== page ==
Editor   18 Dec 2018   Diplomacy

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Earlier this year, we were intrigued by the discovery of the oldest intact shipwreck ever found – a Greek vessel from about 400BCE – on the bottom of the Black Sea. Ships such as this one carried trade, and with it diplomatic relations, between the city-states of the ancient Hellenic world. In a succinct and highly readable text, Diplo’s newest e-book, The Diplomacy of Ancient Greece: A Short Introduction, by G.R. Berridge, examines the methods and forms of ancient Greek diplomacy.

Book coverEmployed against a warlike background, the diplomatic methods of the ancient Greeks are thought by some to have been useless but by others to have been the most advanced seen prior to modern times. This book works to its own view by looking at the conditions that produced this diplomacy, the personnel it employed, forms it took and – in a concluding essay – its fitness for its various purposes. In passing, it draws attention to the usually overlooked private side of the diplomacy of the ancient Greeks, and the greater importance of the proxenos revealed by recent research.

The book draws heavily on translations of some of the most important primary sources, notably Herodotus, Thucydides, and Xenophon, but is essentially a work of synthesis of existing scholarship. It is designed for the student of diplomacy and general reader with no prior knowledge of the subject, and gives guidance for further reading.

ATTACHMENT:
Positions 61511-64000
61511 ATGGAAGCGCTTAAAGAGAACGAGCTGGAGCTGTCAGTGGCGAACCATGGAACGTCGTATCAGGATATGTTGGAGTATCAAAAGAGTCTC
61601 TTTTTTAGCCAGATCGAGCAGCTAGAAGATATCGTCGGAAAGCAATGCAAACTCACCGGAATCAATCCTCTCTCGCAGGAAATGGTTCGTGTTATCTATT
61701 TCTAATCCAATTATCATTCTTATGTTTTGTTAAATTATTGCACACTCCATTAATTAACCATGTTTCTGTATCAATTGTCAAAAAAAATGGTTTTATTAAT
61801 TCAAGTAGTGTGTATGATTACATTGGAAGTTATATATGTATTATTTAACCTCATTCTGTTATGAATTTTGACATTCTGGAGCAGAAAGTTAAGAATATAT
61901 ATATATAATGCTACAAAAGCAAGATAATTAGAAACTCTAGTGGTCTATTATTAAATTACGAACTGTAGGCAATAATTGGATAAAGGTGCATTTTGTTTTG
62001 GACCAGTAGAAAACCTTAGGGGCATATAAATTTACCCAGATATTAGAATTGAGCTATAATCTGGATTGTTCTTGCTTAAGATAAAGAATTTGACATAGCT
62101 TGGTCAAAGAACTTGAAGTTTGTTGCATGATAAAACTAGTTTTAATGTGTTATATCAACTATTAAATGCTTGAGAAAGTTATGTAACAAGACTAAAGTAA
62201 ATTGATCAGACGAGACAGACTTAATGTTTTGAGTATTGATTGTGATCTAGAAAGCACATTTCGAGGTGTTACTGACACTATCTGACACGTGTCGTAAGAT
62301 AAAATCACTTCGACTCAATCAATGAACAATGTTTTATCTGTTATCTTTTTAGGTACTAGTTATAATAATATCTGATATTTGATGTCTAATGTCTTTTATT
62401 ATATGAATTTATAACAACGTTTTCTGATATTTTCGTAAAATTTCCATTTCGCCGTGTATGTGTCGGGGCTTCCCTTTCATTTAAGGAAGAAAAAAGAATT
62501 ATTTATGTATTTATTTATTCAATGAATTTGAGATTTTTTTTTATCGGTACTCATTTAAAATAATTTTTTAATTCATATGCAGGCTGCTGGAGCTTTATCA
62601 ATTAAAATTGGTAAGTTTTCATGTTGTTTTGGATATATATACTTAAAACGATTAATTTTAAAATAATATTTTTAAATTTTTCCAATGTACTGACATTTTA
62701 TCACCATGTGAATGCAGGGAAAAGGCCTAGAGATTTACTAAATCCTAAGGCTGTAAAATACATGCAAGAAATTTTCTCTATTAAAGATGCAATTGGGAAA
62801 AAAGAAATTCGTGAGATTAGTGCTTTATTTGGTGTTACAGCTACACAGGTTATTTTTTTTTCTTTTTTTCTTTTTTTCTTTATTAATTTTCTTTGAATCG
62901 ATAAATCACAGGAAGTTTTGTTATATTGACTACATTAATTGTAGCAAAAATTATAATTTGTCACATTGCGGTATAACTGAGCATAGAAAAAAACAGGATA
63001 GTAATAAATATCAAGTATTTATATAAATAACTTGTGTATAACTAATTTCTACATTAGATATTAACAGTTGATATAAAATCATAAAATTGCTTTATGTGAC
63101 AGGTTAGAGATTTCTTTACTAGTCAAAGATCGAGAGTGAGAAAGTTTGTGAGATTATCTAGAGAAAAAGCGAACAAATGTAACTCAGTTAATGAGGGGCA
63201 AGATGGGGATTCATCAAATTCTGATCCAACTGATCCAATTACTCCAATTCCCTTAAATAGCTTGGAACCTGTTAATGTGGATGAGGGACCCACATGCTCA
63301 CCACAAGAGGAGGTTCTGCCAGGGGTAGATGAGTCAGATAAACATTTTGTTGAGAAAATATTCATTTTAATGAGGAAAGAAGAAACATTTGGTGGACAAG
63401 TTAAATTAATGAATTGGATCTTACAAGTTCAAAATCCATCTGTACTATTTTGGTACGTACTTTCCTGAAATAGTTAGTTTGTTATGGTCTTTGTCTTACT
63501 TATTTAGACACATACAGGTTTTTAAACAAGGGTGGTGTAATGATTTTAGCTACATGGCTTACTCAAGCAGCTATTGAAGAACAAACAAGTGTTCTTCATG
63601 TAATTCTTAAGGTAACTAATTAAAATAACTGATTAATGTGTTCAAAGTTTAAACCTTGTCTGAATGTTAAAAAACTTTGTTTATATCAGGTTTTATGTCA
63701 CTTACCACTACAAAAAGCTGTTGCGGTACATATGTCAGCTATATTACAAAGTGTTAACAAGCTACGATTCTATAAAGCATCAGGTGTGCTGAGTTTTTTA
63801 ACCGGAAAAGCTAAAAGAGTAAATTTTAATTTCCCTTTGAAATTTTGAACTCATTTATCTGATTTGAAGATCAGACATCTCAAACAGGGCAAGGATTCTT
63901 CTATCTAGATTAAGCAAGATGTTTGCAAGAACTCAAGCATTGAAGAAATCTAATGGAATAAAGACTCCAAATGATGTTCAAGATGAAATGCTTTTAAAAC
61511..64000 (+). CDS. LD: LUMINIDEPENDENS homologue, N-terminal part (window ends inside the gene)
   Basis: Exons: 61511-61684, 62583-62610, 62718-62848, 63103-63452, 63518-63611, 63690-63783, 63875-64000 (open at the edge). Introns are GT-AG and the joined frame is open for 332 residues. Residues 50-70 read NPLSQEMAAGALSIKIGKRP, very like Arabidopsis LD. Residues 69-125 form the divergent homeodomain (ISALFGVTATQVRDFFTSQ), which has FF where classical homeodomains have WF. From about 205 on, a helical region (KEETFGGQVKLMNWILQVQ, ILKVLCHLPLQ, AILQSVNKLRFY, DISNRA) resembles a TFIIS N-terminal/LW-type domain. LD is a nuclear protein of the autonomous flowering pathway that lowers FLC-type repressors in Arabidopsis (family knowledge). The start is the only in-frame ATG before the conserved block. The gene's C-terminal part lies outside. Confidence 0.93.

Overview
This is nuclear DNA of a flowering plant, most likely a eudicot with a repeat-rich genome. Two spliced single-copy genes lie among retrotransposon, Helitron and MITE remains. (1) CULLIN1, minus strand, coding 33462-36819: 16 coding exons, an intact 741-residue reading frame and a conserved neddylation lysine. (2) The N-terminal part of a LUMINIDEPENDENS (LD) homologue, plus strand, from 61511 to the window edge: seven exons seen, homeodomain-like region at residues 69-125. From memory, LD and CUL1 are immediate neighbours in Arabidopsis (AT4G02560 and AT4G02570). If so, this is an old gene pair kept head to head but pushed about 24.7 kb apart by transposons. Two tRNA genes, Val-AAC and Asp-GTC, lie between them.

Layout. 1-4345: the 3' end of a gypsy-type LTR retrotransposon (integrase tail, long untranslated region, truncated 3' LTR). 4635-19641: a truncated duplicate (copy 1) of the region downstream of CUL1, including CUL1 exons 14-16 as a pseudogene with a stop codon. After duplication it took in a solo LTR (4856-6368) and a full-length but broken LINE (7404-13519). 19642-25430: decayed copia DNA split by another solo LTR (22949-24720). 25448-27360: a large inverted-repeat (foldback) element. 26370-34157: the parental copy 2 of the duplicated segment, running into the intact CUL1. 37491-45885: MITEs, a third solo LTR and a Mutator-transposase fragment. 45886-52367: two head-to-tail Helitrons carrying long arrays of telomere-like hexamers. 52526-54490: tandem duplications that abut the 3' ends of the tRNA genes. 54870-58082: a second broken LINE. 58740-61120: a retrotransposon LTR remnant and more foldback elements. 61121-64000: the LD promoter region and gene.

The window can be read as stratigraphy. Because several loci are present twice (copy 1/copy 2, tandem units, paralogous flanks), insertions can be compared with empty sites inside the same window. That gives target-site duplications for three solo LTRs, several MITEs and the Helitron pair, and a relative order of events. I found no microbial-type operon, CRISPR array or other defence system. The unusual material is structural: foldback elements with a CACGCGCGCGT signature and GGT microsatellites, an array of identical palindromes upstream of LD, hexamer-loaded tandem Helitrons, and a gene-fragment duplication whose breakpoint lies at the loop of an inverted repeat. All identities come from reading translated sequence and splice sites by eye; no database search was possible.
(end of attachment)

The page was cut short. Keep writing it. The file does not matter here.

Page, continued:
Review of The Diplomacy of Ancient Greece: A Short Introduction

This is a beautifully written and thoughtful piece about the Greeks. It is a remarkable précis … . The basic point you make, that Greek diplomacy was thought of as a form of political activity, is as valid today as it was then.

- Ambassador Laurence Pope, Former US Ambassador and Political Advisor to C-in-C Central Command

This book is the first in a new Diplo series titled ‘Invitations to Diplomacy’. The series will offer short and introductory works on a variety of diplomacy topics, making them as accessible as possible in terms of style, cost, and electronic format. This first publication costs 6 euros, and can be purchased and read online on the ISSUU platform.

The series also aims to provide established and new authors with the opportunity to publish introductory works on important diplomatic subjects. Authors interested in contributing to the series should contact Hannah Slavik for further details.

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